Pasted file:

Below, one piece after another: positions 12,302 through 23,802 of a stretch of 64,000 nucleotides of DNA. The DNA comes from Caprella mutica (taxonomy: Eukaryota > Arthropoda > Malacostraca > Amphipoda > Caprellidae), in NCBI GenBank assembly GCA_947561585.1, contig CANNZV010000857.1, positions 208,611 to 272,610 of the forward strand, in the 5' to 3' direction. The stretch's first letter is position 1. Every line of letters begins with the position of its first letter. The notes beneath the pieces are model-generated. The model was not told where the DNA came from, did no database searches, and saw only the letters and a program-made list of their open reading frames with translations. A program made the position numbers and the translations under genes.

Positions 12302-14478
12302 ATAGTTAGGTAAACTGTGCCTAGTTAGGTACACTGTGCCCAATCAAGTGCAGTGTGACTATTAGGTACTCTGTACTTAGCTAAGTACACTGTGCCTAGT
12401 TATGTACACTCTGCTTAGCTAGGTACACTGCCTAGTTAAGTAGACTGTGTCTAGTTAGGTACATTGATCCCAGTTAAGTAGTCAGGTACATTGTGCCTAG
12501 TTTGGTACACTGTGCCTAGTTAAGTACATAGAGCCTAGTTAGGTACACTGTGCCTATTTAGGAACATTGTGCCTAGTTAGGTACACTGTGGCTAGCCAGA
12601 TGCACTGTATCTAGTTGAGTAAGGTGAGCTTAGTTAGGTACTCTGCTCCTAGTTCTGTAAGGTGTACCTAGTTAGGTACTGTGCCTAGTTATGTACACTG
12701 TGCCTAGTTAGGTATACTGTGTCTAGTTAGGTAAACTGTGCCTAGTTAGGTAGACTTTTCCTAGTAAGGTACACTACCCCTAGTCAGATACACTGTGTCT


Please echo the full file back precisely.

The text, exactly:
Below, one piece after another: positions 12,302 through 23,802 of a stretch of 64,000 nucleotides of DNA. The DNA comes from Caprella mutica (taxonomy: Eukaryota > Arthropoda > Malacostraca > Amphipoda > Caprellidae), in NCBI GenBank assembly GCA_947561585.1, contig CANNZV010000857.1, positions 208,611 to 272,610 of the forward strand, in the 5' to 3' direction. The stretch's first letter is position 1. Every line of letters begins with the position of its first letter. The notes beneath the pieces are model-generated. The model was not told where the DNA came from, did no database searches, and saw only the letters and a program-made list of their open reading frames with translations. A program made the position numbers and the translations under genes.

Positions 12302-14478
12302 ATAGTTAGGTAAACTGTGCCTAGTTAGGTACACTGTGCCCAATCAAGTGCAGTGTGACTATTAGGTACTCTGTACTTAGCTAAGTACACTGTGCCTAGT
12401 TATGTACACTCTGCTTAGCTAGGTACACTGCCTAGTTAAGTAGACTGTGTCTAGTTAGGTACATTGATCCCAGTTAAGTAGTCAGGTACATTGTGCCTAG
12501 TTTGGTACACTGTGCCTAGTTAAGTACATAGAGCCTAGTTAGGTACACTGTGCCTATTTAGGAACATTGTGCCTAGTTAGGTACACTGTGGCTAGCCAGA
12601 TGCACTGTATCTAGTTGAGTAAGGTGAGCTTAGTTAGGTACTCTGCTCCTAGTTCTGTAAGGTGTACCTAGTTAGGTACTGTGCCTAGTTATGTACACTG
12701 TGCCTAGTTAGGTATACTGTGTCTAGTTAGGTAAACTGTGCCTAGTTAGGTAGACTTTTCCTAGTAAGGTACACTACCCCTAGTCAGATACACTGTGTCT